You and Your Partner: How to Maintain Intimacy While Breastfeeding
It's totally normal - and even expected - for relationship dynamics between you and your partner to change once your little one arrives! Here are some ways to maintain intimacy - and keep the romance alive - even with a baby at home.
Maintain a Healthy Relationship with Your Partner While Breastfeeding
Once your new baby is brought home and you begin breastfeeding, it’s completely normal – and even expected – for intimacy to take a temporary nosedive. After all, you’re recovering from birth (and per doctor’s orders, you can’t be intimate for at least 6 weeks after), nobody is getting much sleep, and your newborn has a lot of needs – like diapering and nursing – that need to be attended to often throughout the day and night. With that in mind, it’s no wonder that sex is the last thing on anyone’s mind!
While some women see a gradual uptick in intimacy with their partners after they’re cleared from their doctor for certain activities or as they begin to wean, what happens if your breastfeeding relationship extends beyond your baby’s first birthday and as they near 2 or 3 years old? The World Health Organization (WHO) recommends exclusive breastfeeding for your baby’s first six months of life, continuing to breastfeed alongside complementary foods until he or she is two years old or beyond. Don’t worry, mama – Balancing a breastfeeding relationship with your little one and an intimate relationship with your partner is entirely possible and you can maintain intimacy while breastfeeding! Though this may look a little different than it did during your “before baby” life, knowing the ways that breastfeeding can affect this aspect of your relationship is important to successfully resolving any challenges and ensuring the healthiest partnership possible.
Remember, your little one can often sense when there is strain between his or her parents. So, don’t feel guilty about dedicating some occasional time for just you and your partner – babies and kids thrive with happy parents!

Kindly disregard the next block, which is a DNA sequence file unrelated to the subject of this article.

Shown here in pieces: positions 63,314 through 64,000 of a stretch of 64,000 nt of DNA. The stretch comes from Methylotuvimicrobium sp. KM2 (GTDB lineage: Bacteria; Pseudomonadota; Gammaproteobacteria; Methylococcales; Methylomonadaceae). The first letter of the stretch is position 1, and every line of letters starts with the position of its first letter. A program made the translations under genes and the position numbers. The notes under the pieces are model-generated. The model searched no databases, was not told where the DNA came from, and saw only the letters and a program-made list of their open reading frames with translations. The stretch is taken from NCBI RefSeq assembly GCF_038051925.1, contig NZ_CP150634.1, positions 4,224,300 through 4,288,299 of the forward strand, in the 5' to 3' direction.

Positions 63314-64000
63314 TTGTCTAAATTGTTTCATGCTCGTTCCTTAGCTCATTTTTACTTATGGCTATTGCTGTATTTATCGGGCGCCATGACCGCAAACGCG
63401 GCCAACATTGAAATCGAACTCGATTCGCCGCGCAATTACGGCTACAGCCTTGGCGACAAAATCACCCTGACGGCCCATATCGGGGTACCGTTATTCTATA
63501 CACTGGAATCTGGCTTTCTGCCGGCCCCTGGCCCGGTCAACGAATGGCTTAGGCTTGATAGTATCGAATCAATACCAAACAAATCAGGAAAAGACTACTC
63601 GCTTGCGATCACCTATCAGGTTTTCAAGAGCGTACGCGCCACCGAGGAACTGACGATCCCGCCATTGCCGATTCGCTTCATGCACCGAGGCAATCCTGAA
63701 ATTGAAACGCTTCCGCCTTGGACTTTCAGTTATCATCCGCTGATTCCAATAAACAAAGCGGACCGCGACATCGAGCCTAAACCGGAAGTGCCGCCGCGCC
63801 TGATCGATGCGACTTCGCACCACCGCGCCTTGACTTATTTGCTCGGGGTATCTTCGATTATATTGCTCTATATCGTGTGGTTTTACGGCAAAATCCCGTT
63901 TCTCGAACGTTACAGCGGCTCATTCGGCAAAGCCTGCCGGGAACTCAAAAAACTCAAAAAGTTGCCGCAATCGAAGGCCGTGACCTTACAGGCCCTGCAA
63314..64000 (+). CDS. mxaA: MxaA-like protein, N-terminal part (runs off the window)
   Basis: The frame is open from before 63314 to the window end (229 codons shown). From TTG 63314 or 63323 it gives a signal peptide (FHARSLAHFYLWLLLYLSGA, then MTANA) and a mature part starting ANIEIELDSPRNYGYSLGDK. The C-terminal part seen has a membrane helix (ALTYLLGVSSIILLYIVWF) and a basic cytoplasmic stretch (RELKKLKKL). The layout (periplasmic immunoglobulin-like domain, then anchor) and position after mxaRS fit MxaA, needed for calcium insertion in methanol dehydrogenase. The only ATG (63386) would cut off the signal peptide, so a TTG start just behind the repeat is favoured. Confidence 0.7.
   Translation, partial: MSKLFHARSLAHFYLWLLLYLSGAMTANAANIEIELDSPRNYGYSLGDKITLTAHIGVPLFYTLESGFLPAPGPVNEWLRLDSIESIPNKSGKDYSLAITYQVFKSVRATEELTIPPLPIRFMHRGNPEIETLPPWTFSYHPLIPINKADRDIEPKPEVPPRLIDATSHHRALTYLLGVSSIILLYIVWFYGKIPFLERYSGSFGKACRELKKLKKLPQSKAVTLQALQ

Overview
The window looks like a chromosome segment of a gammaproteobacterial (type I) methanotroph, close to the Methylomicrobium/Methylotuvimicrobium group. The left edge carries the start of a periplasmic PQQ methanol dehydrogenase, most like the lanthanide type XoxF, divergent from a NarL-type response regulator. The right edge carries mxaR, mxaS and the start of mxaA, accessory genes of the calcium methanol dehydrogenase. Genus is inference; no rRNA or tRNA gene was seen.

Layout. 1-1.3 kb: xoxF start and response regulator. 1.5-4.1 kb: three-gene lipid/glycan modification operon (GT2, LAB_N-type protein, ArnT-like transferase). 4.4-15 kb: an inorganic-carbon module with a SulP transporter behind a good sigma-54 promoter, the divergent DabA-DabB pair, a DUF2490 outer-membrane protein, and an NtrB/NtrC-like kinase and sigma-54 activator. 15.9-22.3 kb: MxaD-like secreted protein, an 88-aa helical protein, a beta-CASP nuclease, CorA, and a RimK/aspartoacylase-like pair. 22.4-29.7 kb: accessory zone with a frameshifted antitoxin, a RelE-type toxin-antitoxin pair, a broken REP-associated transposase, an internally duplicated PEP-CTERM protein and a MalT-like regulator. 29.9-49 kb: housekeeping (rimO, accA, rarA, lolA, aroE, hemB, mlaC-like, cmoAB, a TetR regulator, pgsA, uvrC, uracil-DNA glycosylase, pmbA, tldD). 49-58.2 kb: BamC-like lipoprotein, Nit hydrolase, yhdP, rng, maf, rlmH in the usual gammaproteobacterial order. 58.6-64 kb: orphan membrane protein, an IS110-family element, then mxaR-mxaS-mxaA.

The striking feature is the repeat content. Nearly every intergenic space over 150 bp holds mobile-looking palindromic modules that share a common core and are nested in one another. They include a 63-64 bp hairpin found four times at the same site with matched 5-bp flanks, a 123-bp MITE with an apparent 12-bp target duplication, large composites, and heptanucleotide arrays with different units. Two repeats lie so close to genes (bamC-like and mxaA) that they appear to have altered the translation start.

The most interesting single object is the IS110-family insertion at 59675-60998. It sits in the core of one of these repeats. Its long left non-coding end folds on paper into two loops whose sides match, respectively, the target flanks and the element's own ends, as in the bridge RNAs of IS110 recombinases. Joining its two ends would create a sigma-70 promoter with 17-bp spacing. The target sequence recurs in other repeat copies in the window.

- Hormone fluctuations while breastfeeding can cause decreased sex drive. Prolactin, the hormone responsible for milk production, is greatly increased while breastfeeding. In turn, that lowers your estrogen and testosterone (which is also found in women) levels – both of which play a large role in intimate desire and overall libido. Though hormonal changes are mostly out of your control and this can make it extra-difficult to maintain intimacy while breastfeeding, know that your hormones will start shifting closer to “pre-pregnancy” levels as your little one eats more solid foods and eventually transitions to getting most of their nourishment and calories from solids – rather than nursing. During this time, you may notice your libido gradually returning.
- You might be feeling “over” being touched all the time. Breastfeeding is both mentally and physically demanding. Some women love providing nourishment produced just for their little one, others grapple with the fact that their body no longer feels like their own, and some have conflicting emotions where they may feel a certain way one day and totally different the next! This frequent skin-to-skin time can leave moms feeling depleted at the end of the day and craving quiet alone time – definitely without someone else touching them or wanting something from them.
Instead of looking at intimacy from the lens of “just another task” – albeit one to keep your partner happy – try looking at it as special time for the just the two of you that makes you both happy and comforted, while maintaining a healthy relationship and fostering a close bond. Finally, don’t be afraid to ask to be touched in a different way – after all, your body is different now so finding new ways to become intimate can be both helpful and exciting.
- Feeling self-conscious about your post-baby body or accidental leakage is totally normal. Give yourself time and patience, mama – though for some women it can be hard to feel attractive while breastfeeding a baby or toddler, your body did (and is doing!) an amazing thing. Chances are, you’ve noticed your body changing almost as much during the first couple of postpartum years as you did during your prenatal journey! By reframing your thinking to instead view your body as a wonderful, magical thing that sheltered, grew, delivered, and is now feeding and nourishing your little one, you can start to feel confident and in love with your body again.